Next time you fire up that outdoor grill, remember that there’s an investment opportunity lurking under those burgers and steaks.
I’m talking about propane.
But it’s not just barbecues and ball games where the fuel is an essential component of our lifestyle.
Propane is used by millions of Americans each day in homes, on farms, on the road, and in a multitude of industrial and commercial operations.
And with nearly 97% of the propane consumed in the United States produced in North America, there are some serious profits to be made in this thriving industry…
Beyond the Barbecue
With up to 56,000 miles of pipeline and over 6,000 retail locations, propane is readily available throughout the United States.
And because it’s 270 times more compact as a liquid than as a gas, it’s easy to store propane in portable tanks – and thus, convenient to transport.
In addition, refueling a propane vehicle is just the same as refueling a gasoline vehicle. Indeed, it’s the only alternative fuel with fueling stations in every state.
With that in mind, it’s easy to see why propane’s uses extend far and wide. For example…
- Homes: Approximately 10 million families use propane for furnaces, water heaters, air conditioners, fireplaces, dryers, and ranges.
- Farms: As farmers seek to cut fuel costs, boost efficiency, and meet strict emissions standards, propane use is expanding. It’s non-toxic and not harmful to soil or water, which makes it an essential fuel for irrigation pumps, crop drying, fruit ripening, room and water heating, pest control, and food refrigeration. Around 40% of U.S. farms currently use propane, according to PERC and Artemis Strategy Group.
- Road: Propane is one of the cleanest-burning fossil fuels, and its use on the road is rising. Environmental Protection Agency tests show that propane-fueled vehicles produce 30% to 90% less carbon monoxide and about 50% fewer toxins and other smog-producing emissions than gasoline engines. Propane is used in millions of buses, taxis, delivery trucks, and other fleets to minimize air pollution in metropolitan areas.
- Industry: Millions of commercial establishments – including restaurants and hotels – use propane for heating, cooking, and other applications.
- Energy: In the energy sector, new forms of fracking for oil and gas use propane. It makes absolute sense, too. In most hydraulic fracking operations, several million gallons of water, together with sand and chemicals, are pumped down a hole to blast through rock that encases oil or gas. But with water increasingly scarce and expensive, a number of companies are now fracking with propane.
Propane’s popularity isn’t going to fade anytime soon, either. On the contrary, in fact…
America’s Biggest Firms Embracing Propane
Several major companies and organizations are investing heavily in propane for their operations…
- UPS (UPS): As the company adds to its fleet of more than 3,150 alternative fuel vehicles, UPS will invest approximately $70 million to create a propane-fueled delivery fleet across rural Louisiana and Oklahoma. The investment will see 50 fueling stations installed at various locations – each of which will fill 1,000 delivery trucks that can travel up to 200 miles per tank. In addition, UPS also has almost 900 propane vehicles operating in Canada.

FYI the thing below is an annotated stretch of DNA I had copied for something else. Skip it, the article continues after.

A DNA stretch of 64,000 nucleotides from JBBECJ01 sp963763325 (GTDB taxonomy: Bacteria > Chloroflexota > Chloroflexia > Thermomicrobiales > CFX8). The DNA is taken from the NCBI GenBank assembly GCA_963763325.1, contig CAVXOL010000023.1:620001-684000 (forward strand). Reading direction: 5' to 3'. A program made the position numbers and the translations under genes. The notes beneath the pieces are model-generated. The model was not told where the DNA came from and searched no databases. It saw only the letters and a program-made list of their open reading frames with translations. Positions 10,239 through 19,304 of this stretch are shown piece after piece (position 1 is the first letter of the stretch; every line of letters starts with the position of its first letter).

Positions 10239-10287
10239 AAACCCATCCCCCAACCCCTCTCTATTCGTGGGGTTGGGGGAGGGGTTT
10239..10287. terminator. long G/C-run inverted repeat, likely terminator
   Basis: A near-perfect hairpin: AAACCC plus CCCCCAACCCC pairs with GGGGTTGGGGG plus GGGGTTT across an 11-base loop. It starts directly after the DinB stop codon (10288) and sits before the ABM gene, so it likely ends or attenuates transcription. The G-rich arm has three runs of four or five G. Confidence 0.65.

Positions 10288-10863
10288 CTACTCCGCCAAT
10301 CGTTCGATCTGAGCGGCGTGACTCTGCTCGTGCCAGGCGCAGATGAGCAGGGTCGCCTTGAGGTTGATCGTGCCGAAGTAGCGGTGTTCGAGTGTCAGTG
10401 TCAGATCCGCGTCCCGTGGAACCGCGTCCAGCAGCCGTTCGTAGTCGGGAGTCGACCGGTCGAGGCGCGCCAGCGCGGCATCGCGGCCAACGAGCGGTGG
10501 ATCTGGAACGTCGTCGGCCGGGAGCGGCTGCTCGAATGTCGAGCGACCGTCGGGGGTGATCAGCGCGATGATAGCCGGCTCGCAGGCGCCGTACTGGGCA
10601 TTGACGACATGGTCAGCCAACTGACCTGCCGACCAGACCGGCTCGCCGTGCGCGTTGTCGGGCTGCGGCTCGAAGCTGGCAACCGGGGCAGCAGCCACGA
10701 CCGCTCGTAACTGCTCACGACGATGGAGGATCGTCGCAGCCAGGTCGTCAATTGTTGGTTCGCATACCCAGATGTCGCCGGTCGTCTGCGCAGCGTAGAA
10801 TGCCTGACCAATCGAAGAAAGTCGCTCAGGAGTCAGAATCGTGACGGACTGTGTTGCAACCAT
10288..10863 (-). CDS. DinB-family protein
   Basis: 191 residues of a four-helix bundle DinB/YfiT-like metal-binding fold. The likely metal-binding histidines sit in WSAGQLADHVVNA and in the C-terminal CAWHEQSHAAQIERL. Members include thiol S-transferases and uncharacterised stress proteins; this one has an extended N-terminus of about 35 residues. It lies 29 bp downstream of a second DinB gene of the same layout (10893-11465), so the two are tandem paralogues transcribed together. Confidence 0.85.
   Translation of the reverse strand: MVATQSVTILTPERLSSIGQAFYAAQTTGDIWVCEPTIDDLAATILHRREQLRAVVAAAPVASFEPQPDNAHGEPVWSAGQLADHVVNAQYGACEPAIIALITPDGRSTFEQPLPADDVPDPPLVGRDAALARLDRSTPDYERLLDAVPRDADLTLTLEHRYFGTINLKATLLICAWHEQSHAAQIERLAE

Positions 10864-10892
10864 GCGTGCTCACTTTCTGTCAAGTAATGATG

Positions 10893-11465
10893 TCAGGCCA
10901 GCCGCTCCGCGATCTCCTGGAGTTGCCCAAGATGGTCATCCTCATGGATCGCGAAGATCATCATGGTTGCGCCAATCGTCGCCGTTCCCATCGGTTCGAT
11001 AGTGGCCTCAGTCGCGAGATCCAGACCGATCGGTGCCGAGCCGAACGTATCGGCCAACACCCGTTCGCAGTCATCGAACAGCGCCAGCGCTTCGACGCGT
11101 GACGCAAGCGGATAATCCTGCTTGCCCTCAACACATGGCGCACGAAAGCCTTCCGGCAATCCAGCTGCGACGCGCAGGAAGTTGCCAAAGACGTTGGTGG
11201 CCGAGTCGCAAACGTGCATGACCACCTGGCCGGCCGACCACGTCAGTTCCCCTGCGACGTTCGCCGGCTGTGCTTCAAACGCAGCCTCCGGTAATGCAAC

- Ford (F) is developing liquid propane injection systems to power a variety of its models, including the F-250. Crucially, while the trucks have the same horsepower, torque, and towing strength ratings as their gasoline-powered equivalents, they also reduce greenhouse gas emissions. They also cost less to operate, with cheaper per-gallon fuel prices than diesel or gas.
- Omaha Public Schools and Student Transportation, Inc.: Currently, 96% of OPS’ school buses operate on propane. And with the district’s 435 Blue Bird Vision propane buses, OPS estimates that it has saved over $200,000 in one year with propane autogas, versus diesel. OPS’ goal is to become the first school district in the nation with a 100% propane school bus fleet.
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So given propane’s critical uses – and with the gas expanding its reach across the country – how do you profit from this trend?
Two Ways to Profit From Propane
The easiest way to invest in propane is through publicly traded master limited partnerships (MLPs). I’ve picked out two main players…
- Suburban Propane Partners (SPH). The company has a consistent history of raising its quarterly dividends, having done so 19 times since 1999.
- AmeriGas Partners (APU). The nation’s largest propane retail dealer, APU serves approximately two million customers in all 50 states.
If you’re familiar with futures trading, propane futures, and options, you should trade on the New York Mercantile Exchange. The most liquid contract is the Mont Belvieu LDH Propane futures contract (BO), which trades in cents per gallon.
BO represents the benchmark price for physical propane in Mont Belvieu, Texas. Each contract represents 42,000 gallons, and trading ends on the last day of the contract month.
Whichever option you choose, propane is an essential fuel that powers America – and it’s only going to grow from here.